Practical Steps to Reduce Exposure to Nuclear Attack Radiation
If you receive an advanced warning of an impending nuclear attack. You should listen to the authorities advice on whether you should evacuate or seek shelter underground as soon as possible. If you’re told to evacuate you should listen carefully to the information and advice you are given. For example details of evacuation routes, temporary shelters, and other steps you should take to reduce exposure to nuclear attack radiation.
If you are caught in the path of the fallout and have survived the initial effects of the explosion. Protection from fallout radiation is the most important life-saving measure. This is because fallout material can travel high into the atmosphere and its dispersal pattern cannot be accurately predicted using surface winds. The authorities will recommend whether you should either shelter-in-place or evacuate.
Only if practical to do so and you have time before leaving, you can take steps to prevent radioactive material from being sucked inside your home. By closing and locking your windows, doors and switching off air conditioning, vents and fans.
If you are initially taking shelter in a contaminated area, keep your distance from contaminated exterior walls and roofs.
If you have not received any information or advice from the authorities you will need to decide for yourself whether you need to evacuate or find shelter.
- It is recommended that if a cloud of debris is heading towards you. You should immediately leave the area by a route that is perpendicular to the path of the fallout. (a straight line at an angle of 90°)
- If however there is no visible sign of a cloud of debris or the fallout direction is unknown. You should seek shelter. A basement or the center of a high-rise building away from doors and windows would be your best option.
How To Protect Yourself From Nuclear Radiation
The Department of Homeland Security says there are three key areas you should focus on to reduce exposure to nuclear attack radiation. Whilst some may consider these areas a matter of common sense. These areas are time, distance, and shielding.
Time – Decreasing the amount of time you spend in areas where there is radiation will reduce your exposure to nuclear attack radiation.
Distance – Increasing the distance you are from a radiation source will also reduce your exposure to nuclear attack radiation. For example, if you double the distance you are from the radiation point the radiation dose is divided by four.
Shielding – Creating a barrier between yourself and the source of radiation provides considerable shielding from radiation. For example, If you shelter in a single story building that’s made from brick or concrete your exposure to radiation is likely to be halved. If you are able to get below ground this increases to around ninety percent.
What To Do When Sheltering In Place
If you are sheltering in place you should aim to get as far below ground as possible. Shut off any ventilation systems and seal all doors and windows until the fallout cloud has passed. The amount of time this takes is normally a matter of hours for example 12-24 hours. However, you should stay inside and wait for the emergency responders and authorities to confirm it is safe to go outside.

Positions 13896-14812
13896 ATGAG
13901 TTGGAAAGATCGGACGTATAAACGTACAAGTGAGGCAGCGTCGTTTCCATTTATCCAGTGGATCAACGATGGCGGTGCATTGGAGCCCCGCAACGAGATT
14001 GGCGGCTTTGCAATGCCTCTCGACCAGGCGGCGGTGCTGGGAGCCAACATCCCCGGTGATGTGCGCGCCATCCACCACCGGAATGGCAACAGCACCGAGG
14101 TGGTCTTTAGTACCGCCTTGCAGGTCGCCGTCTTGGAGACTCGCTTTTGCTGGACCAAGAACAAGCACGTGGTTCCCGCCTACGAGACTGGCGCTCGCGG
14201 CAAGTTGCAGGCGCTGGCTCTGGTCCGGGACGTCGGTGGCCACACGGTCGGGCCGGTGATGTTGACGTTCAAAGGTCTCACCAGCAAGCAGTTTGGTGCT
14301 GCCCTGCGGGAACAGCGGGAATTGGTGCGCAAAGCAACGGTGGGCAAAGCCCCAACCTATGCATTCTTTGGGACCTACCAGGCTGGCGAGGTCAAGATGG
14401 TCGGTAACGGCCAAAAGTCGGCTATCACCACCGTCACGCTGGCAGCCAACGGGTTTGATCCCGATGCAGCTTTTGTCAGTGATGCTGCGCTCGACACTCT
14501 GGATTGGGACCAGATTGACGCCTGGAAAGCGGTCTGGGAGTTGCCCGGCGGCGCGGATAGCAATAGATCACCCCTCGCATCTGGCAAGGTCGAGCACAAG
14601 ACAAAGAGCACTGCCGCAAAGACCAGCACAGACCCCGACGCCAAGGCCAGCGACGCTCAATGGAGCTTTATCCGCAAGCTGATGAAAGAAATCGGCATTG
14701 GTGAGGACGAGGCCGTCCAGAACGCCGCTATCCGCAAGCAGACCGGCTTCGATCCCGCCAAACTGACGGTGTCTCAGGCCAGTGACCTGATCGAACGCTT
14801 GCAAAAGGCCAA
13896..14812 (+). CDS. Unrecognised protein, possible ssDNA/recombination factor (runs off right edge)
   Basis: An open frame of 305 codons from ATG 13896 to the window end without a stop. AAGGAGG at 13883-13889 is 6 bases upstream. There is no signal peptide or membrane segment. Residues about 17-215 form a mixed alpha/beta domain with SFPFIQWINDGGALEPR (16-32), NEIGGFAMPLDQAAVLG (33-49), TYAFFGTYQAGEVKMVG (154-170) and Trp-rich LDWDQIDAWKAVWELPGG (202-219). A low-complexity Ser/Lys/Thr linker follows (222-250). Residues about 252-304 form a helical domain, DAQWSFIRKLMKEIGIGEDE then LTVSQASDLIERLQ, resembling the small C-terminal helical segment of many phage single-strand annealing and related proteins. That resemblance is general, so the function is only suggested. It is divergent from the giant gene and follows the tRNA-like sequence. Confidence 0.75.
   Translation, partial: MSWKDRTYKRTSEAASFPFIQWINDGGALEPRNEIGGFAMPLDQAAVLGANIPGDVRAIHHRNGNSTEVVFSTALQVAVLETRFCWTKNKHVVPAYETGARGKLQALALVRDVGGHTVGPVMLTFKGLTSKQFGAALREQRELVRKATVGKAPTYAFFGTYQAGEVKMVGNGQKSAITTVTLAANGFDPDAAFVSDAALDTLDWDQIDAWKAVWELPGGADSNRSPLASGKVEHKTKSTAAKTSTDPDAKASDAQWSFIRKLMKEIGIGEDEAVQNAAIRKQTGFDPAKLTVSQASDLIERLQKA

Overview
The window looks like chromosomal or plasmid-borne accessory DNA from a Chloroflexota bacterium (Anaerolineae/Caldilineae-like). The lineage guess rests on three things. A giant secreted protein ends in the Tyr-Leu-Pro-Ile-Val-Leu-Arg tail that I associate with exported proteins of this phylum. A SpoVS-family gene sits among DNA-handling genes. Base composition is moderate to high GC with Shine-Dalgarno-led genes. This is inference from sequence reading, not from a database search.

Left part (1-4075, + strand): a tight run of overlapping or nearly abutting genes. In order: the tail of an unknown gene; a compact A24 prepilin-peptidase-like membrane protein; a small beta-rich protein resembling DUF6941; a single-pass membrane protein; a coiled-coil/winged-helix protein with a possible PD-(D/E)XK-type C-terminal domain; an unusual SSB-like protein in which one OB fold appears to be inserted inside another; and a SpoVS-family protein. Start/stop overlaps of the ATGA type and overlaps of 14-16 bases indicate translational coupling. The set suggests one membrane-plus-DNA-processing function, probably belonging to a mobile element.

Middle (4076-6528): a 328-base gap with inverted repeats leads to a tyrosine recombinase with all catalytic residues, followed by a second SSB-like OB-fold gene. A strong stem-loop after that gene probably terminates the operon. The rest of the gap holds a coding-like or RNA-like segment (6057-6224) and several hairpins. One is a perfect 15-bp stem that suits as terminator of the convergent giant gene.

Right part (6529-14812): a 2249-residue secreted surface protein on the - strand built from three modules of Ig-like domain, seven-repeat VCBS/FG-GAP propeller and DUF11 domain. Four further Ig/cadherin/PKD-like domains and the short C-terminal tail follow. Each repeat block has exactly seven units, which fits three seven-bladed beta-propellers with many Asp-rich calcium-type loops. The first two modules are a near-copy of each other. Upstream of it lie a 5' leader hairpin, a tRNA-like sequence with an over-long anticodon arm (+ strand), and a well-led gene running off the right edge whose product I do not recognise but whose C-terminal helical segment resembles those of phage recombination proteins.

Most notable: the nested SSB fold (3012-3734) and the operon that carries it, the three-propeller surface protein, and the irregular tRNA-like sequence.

In the meantime use your stored emergency food and drinking water supplies to stay hydrated. Be aware that boiling tap water does not get rid of radioactive materials so bottled water is the only water that is free of contamination.
Continue to listen to local radio and television broadcasts for official information. Be aware that these broadcasts could be disrupted for some time as a result of power outages. You can also keep an eye out on social media for these updates.
It’s a good idea to get yourself a battery-powered or hand-crank emergency radio. Like this American Red Cross FRX3 Hand Crank NOAA AM/FM Weather Alert Radio so you can stay tuned to emergency broadcasts.
If you are told to stay inside by authorities you should keep your pets inside with you.
If you have family in hospitals, schools or nursing homes do not go outside to fetch them. Going outside could expose you and them to dangerous radiation levels. Any family or loved ones that are staying in these facilities will be taken care of and advised on whats best for them.
What To Do If Your Outside When a Blast Occurs
If you’re caught outside when a nuclear attack blast occurs. Lie face down on the ground and remain flat until the heat and shock waves have passed. Protect any exposed areas of skin such as your hands by placing them under an area of your body. Cover your nose and mouth with a cloth to help filter particulates from the air you’re inhaling.
If you’ve suffered exposure to contaminated dust and debris. Remove your outer clothing as soon as is possible. When possible, shower, wash your hair and change your clothes before entering a shelter. Do not scrub harshly or scratch your skin. Continue to listen out for information from any emergency responders that are on the scene.
If you are traveling in a vehicle, try to get to the cover of a building straight away. Vehicles do not offer great protection from radioactive material. As mentioned earlier you should Ideally try to shelter in a brick or concrete multi-story building or a building with a basement. If this is not possible bear in mind that sheltering inside any building structure is safer than staying outside.
Practical Steps To Reduce Exposure To Nuclear Attack Radiation Summary
The information above provides some practical steps that would help you to reduce exposure to nuclear attack radiation. You can continue your research by reviewing the research credits and recommended reading links provided below.
Research Credits & Recommended Reading